Air-blowing rate in pipe after coating operation: 10 m/sec.

The so inner face-coated pipe was placed in a heating furnace and heated at 230C. for 10 minutes. The so obtained inner face coating was a thermoplastic polyester resin coating having a relatively uniform thickness of 280 30μ and a smooth surface.

EXAMPLE 12

In this Example, double coating with two different resins was conducted by employing the apparatus shown in FIG. 3. More specifically, a tough corrosion-resistant coating was formed by using an epoxy type powdery resin as a primer coating resin and a polyamide type powdery resin as a top coat resin.

A steel pipe SGP 20A (specified by JIS) having a length of 5500 mm was washed with hydrochloric acid and subjected to the surface treatment with zinc phosphate, and this pipe was used as a pipe to be coated. The powdery resin was fed by a powder feed device shown in FIG. 3. The pipe to be coated was fixed at the position 64 in FIG. 3 by means of connecting joints 62 and 63 composed of Teflon.

An epoxy type powdery resin passable through a 200-mesh sieve and having a melting point of 80 to 90C. was fed as a primer coating-forming resin in the hopper 21, and fluidizing air was blown into the hopper from the inlet 22 to form a fluidized bed of the epoxy type powdery resin in the bottom portion of the hopper. Then, the motor 24 was rotated and by rotation of the snake type screw 23 the resin powder was forwarded, and air was blown in from the carrier gas introduction inlet 27 to transport the resin powder. A cock 29 was opened in the direction 31 only when the epoxy resin was fed into the pipe 64 to be coated (only at the time of coating), and in the ordinary state the cock 29 was opened in the direction 30 to form a passage for returning the resin powder to the hopper 21. When change-over cocks 60 and 70 were opened in the direction of the system A, the powdery resin fed through 31 was passed through 61 and the pipe 64 to be coated, and was returned to the hopper 21 through the return passage 33. The pipe 64 to be coated was preheated at a prescribed temperature by means of a heating furnace 68. While the powdery resin was being passed through the pipe 64, a cooling gas maintained below 0C. was blown in from a cooling gas inlet 67. When the valve 29 was changed over after completion of the coating operation, high speed air was blown in from a blow gas inlet 32 to return the excessive powdery resin left in the passage to the hopper 21. By the above operation, a primer coating of the epoxy resin was formed on the inner face of the pipe 64. The coating conditions adopted are as follows:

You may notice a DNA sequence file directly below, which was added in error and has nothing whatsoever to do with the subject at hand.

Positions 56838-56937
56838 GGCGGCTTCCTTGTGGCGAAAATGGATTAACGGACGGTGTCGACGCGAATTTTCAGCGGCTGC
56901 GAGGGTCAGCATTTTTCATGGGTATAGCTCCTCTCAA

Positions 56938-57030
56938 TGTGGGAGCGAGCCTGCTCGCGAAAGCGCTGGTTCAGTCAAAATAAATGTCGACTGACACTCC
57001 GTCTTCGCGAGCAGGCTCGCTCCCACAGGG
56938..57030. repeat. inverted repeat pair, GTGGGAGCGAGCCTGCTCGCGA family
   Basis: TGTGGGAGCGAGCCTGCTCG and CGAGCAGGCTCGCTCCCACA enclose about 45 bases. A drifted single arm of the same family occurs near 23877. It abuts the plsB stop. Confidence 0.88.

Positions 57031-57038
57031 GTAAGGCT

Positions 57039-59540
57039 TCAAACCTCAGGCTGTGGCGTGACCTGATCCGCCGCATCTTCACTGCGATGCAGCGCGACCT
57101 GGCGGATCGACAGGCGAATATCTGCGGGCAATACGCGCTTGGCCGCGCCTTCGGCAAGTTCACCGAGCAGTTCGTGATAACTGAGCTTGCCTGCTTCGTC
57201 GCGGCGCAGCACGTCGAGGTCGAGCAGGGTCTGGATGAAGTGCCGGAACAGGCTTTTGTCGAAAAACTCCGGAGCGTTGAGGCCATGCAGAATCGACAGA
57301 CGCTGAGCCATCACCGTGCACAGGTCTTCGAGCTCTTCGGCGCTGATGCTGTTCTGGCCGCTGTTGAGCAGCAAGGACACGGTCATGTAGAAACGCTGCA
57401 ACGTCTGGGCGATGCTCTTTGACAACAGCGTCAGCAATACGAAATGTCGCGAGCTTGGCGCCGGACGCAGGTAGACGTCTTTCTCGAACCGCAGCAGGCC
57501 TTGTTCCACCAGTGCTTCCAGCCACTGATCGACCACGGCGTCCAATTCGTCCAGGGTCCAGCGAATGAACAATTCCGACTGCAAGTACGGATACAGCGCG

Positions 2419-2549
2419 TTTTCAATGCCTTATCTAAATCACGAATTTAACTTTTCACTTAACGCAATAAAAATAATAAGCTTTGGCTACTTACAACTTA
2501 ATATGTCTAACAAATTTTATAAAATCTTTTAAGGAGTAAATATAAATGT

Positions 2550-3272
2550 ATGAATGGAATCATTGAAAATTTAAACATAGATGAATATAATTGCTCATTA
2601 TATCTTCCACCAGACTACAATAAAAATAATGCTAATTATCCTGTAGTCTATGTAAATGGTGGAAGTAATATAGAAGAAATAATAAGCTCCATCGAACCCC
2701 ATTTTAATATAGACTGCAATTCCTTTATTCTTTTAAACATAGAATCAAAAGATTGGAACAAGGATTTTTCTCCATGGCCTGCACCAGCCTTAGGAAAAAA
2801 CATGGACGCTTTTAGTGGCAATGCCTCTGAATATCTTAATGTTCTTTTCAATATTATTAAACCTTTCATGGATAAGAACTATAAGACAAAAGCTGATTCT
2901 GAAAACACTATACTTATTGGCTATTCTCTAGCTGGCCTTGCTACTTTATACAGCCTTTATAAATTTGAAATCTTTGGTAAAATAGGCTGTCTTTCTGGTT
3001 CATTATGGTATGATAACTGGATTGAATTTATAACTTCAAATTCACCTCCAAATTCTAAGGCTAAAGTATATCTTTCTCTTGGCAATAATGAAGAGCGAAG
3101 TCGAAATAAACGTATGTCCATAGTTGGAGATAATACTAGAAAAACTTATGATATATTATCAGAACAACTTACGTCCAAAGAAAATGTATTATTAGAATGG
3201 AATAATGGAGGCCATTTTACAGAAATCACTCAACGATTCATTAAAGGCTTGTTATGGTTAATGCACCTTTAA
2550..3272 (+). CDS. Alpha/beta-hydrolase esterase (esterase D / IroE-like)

Powder concentration in fluidized bed in hopper (A): 30% by volume

Powder concentration in pipe to be coated : 15% by volume

Pipe preheating temperature: 110C.

Powder feed rate: 5 m/sec.

Coating time: 3 seconds

Air-blowing rate in pipe after coating operation: 10 m/sec.